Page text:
THE age of entitlement will not end if baby boomers, in or approaching retirement, keep hijacking public policy debate.
With average superannuation balances at retirement scarcely more than $100,000 mainly funded by employer contributions, topping up with surplus private savings is but a dream for most Australians.
Being prevented from transferring more than $500,000 in surplus savings into superannuation is of little concern. Yet it almost caused the downfall of the Turnbull Government so we are told.
The purpose of super is to provide funds for members’ retirement. It is not intended to be part of an estate plan for a family dynasty.
The tax system is biased in favour of older, wealthier people. Not only are withdrawals from superannuation funds tax-free beyond the age of 60, earnings on superannuation in the pension stage, which can occur even while still working, are tax free. Once aged 65 a higher tax-free threshold applies, which means the wealthy can receive extra unearned income on a tax-free basis in addition to their superannuation spoils.
Meanwhile other taxpayers paying tax on income from toiling are subsidising this rort. Couples can earn $60,000 apart from their tax-free superannuation and still be spared the need to contribute to tax coffers. At a rate of return of 4 per cent per annum that’s $1.5 million. Adding this to the May budget proposal to limit tax-free pension balances to $1.6 million or $3.2 million per couple gives a tax sheltered nest egg per couple of $5 million.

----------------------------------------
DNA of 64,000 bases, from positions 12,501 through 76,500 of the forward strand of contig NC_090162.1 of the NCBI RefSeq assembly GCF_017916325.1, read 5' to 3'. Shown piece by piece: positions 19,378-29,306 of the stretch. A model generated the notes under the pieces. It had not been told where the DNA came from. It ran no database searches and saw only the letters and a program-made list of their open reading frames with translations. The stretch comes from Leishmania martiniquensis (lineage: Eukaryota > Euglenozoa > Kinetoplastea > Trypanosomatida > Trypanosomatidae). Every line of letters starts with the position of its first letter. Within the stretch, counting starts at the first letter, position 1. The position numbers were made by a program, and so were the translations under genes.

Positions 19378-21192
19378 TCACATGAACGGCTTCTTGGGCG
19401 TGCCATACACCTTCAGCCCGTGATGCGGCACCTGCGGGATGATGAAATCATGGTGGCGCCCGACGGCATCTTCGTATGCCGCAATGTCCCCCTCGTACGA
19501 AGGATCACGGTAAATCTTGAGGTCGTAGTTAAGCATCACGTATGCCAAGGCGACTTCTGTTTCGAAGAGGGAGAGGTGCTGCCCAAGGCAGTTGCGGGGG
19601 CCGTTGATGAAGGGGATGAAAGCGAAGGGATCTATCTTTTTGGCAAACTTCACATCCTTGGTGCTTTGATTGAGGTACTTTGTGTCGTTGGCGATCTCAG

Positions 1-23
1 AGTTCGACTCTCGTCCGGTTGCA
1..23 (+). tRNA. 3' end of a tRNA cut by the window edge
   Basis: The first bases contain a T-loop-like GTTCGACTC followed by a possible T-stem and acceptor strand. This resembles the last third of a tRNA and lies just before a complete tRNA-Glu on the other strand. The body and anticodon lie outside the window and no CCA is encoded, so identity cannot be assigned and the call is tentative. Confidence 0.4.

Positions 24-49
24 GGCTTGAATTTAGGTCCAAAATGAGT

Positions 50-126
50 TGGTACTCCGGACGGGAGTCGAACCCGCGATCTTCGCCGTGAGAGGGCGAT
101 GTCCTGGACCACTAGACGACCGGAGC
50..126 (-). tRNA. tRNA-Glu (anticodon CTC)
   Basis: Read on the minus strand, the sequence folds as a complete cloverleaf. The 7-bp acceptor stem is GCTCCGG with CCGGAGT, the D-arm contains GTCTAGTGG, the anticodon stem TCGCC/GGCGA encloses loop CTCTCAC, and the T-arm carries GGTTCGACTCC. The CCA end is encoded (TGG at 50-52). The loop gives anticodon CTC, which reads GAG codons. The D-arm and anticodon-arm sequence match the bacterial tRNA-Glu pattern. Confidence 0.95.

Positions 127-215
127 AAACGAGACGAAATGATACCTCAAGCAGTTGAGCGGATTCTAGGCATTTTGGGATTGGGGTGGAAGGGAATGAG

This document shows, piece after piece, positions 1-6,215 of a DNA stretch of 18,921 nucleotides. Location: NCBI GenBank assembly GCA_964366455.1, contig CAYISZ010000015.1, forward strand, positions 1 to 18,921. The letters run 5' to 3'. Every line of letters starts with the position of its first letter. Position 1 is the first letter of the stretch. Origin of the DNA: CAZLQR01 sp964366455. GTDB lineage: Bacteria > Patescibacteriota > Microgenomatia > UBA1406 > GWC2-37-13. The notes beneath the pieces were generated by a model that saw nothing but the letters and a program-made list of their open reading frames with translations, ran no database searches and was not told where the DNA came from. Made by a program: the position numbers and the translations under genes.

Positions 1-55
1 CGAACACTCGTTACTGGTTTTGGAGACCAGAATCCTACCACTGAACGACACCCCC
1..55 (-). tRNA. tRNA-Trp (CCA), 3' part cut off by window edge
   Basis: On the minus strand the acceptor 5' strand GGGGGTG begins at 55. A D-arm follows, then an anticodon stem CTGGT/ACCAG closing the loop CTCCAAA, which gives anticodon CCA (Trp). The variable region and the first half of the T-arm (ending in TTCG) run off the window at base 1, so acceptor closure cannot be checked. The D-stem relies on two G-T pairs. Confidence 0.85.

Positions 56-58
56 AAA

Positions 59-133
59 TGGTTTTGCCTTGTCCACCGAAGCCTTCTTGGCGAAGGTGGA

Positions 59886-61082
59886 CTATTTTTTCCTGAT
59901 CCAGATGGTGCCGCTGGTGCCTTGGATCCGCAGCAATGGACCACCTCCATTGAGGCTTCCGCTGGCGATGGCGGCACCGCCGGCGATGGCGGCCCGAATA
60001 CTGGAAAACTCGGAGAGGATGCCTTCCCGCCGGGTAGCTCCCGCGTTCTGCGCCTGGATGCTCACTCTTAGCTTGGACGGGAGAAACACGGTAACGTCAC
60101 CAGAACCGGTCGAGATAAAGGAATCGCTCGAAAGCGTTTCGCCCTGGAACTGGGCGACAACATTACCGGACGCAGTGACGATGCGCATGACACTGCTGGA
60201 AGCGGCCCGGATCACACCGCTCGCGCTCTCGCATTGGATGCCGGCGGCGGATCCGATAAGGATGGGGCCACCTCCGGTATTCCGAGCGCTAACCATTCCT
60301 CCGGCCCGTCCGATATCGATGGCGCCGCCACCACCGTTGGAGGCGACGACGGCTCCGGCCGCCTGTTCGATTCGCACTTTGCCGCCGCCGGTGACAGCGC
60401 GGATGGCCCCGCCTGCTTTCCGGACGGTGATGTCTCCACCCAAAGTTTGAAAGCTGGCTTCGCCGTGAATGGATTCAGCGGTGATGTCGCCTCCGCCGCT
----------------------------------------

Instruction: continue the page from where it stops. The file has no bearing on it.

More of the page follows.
How much do these guys want? Obviously more than $1.5 million outside superannuation is unacceptable. It is true that once tax starts being paid for incomes above the seniors’ privileged threshold it is paid at a rate of over 40c in the $1, so wouldn’t it be nice to be able to transfer a bit more into a tax-free superannuation environment.
Under the age of 65 ordinary-income thresholds apply and transferring surplus savings into superannuation funds saves tax, especially if a pension can be triggered and the earnings become tax-free.
(Published in The Mercury 21st July 2016)